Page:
Peter Jackson tapped into some of that David Lean magic with the Lord of the Rings trilogy. He taps into it again with King Kong.

The first thing you’ll notice about this King Kong is how much Jackson loved the original. There is an astounding amount of effort put into this film to create a sense of magical realism, to build for the story a fictional place in history and time. New York here exists as if it could really have existed, as well as existing in some dream-space in a corner of Jackson’s mind. More compelling is Skull Island, a myth-in-a-myth location that rumbles with danger and wonder at every turn. No wonder its inhabitants seem to be locked in a state of frenzy and shock: they live among legends and gods.

And the gods look amazing. Dinosaurs and other gigantic creatures stalk the island, all computer creations from Weta Digital. They lumber and roar and hunt like you want them to. I’m not entirely sure about their scientific accuracy, but the T-Rex’s of Skull Island are about as mean as their reputation – ill-deserved or not. Kong, however, is the centerpiece of this whole production, and he is – by leaps and bounds – the most impressive digital creation here. Most of the credit must be due to Andy Serkis, the performer who brought Gollum to life. His is a complicated Kong, both surprisingly human and savagely bestial. Instead of creating a human mind trapped in an animal form, Serkis seems to interpret Kong as a beast suddenly discovering how human he can be, suddenly aware of something more than instinct.

There is something special about Kong (aside from being a 25-foot tall ape), and we see it through Naomi Watts’ radiant blue eyes. I’ll admit to being a huge fan of Ms. Watts, and I suppose more people will, too, after seeing this movie. Jackson imbues her with an easy yet luminous beauty. You might not notice her in a busy street but once you do, you’ll never be able to take your eyes off her. It is her strength and dignity that we come to adore, that allows us to believe that a giant gorilla might fall for her.

The rest of the cast is equally impressive. Adrien Brody plays a man of words who runs out of them. Colin Hanks’ young character learns a bitter truth about dreams and dreamers. Jack Black turns in a convincing performance as an obsessive director whose refusal to compromise compromises everything.

Keenly aware of the amount of special effects in this movie, Jackson never loses sight of the humanity in all of the characters. Amidst all the loud noises of the film, the silences are the moments that draw our attention, that remove this film from the rest of the Hollywood big-budget monsters. Kong switches from a furious rage to an almost-embarrassed silence after throwing a tantrum. Literally fallen into the pit, Brody and Black drown in despair and confusion; and as their enemies draw closer, the sound effects fall dead, leaving only a droning score, like the awful hum of absolute silence. And in a pivotal scene near the climax of the film, Kong discovers both love and joy in an alien land. To describe that scene any further is to strip it of its mystery and beauty. You have to see it for yourself.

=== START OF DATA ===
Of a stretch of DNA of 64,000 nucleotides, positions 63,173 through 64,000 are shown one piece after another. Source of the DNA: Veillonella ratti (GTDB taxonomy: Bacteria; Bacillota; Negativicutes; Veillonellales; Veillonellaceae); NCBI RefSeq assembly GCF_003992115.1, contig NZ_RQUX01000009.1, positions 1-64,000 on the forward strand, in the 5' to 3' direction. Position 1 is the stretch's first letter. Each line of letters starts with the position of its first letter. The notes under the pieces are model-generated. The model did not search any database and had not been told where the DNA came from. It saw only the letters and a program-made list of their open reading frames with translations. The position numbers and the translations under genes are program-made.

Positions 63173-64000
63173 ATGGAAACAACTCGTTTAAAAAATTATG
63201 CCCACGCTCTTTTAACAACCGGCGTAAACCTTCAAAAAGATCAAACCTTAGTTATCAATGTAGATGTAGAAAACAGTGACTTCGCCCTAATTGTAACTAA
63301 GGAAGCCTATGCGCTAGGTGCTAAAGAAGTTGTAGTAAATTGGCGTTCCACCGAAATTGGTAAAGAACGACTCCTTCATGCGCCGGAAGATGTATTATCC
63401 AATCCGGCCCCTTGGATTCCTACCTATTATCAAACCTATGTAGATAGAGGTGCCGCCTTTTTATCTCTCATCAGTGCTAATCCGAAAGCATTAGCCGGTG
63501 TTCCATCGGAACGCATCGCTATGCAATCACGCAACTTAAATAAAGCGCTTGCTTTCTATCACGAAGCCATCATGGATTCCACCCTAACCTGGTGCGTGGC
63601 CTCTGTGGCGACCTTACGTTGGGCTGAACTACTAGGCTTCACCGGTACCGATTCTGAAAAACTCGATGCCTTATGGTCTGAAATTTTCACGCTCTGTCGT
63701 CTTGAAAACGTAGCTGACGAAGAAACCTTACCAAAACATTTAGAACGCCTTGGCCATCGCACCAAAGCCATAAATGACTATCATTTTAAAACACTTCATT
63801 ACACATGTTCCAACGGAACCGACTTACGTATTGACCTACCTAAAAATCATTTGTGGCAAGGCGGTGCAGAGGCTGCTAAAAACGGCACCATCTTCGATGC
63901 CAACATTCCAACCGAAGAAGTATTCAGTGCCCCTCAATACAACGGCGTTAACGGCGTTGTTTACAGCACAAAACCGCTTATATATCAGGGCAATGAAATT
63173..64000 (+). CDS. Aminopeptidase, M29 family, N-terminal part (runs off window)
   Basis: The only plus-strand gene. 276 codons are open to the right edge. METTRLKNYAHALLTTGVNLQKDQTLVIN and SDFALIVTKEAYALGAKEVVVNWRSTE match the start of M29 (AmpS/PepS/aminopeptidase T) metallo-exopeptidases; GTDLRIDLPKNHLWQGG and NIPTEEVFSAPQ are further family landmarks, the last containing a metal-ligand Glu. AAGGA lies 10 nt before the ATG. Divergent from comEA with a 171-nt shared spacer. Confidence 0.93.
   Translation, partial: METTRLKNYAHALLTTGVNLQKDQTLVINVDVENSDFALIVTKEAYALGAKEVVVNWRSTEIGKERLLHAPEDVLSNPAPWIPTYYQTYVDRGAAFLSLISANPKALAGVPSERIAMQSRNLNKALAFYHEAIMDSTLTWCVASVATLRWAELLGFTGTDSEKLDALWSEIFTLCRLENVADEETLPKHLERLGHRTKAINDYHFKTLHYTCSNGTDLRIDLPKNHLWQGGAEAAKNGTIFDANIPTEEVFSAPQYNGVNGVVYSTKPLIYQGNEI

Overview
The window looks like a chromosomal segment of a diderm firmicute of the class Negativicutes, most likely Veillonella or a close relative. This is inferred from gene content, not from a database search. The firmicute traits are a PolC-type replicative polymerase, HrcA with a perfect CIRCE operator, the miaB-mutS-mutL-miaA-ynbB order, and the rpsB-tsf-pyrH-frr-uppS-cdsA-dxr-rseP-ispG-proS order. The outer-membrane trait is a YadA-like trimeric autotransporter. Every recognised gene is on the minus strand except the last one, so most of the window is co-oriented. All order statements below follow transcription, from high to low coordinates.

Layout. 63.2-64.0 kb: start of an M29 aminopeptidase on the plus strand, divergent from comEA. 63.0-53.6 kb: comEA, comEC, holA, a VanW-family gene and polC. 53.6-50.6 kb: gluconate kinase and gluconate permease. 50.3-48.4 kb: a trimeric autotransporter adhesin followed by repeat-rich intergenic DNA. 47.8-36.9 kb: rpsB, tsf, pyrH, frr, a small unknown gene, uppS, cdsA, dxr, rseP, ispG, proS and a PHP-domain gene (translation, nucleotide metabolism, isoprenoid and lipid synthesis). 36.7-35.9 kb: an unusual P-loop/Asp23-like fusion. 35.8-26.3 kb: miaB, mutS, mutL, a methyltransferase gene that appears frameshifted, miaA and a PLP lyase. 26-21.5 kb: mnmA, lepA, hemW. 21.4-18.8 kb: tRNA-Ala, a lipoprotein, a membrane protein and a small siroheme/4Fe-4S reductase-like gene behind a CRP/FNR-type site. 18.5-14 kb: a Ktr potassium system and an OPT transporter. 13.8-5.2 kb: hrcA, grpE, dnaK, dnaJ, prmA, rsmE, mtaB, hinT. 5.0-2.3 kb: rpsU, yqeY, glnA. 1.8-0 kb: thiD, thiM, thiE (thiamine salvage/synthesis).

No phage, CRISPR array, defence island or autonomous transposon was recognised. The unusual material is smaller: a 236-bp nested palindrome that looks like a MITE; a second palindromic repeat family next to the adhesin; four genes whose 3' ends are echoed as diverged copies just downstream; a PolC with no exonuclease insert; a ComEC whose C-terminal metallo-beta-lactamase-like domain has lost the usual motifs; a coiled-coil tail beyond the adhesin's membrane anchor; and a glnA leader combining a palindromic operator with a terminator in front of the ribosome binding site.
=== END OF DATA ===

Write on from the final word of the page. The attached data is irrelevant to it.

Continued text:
There is an important line that is repeated in the film, by Jack Black and by Colin Hanks. “There is some mystery left in the world,” Jack Black says, trying to inspire his crew to continue filming. “And we can all have a piece of it for the price of an admission ticket,” Colin Hanks bitterly repeats the second half of the sentence later on. Jackson realizes that as much as film is an art form, it is also a commercial enterprise. There is a fine line between, and it will be crossed over and over again. It takes a lot of skill, care and luck, and a bit of that rare and special magic to pull off the balancing act. In a way, Jackson puts his career and the filmmaking process into the very heart of the movie: the seemingly impossible connection between two opposites becomes reality. His love for the art and his love to entertain the audience both shine through and make his version a shimmering epic, his beloved black-and-white classic reborn to enchant a new generation like the original did the generation previous. Peter Jackson’s King Kong is that rare big-budget Hollywood beast of a film: a monster of startling beauty.

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Monitor Preview: Superman Returns

Dec. 14th, 2005 | 03:14 pm
posted by: monitor_eye in _monitor_

Image Hosted by ImageShack.usI've never been a big fan of Superman. Bulletproof skin, flight, superhuman strength, heat vision, super breath (of all things) - he should be a comicbook fan's dream, the ultimate superhero. But that's what always made him seem so boring. He could practically do anything he wants (even turn back time if you can believe that). You want to see the hero struggle, to see him face near-insurmountable odds and come out ahead, even if by only the skin of his teeth. What could you possibly think up that would pose a challenge to Superman, aside from insanely powerful aliens and the uncanny intellect of Lex Luthor? You can only use the same villain so much before the audience realizes he's not that much of a threat after all.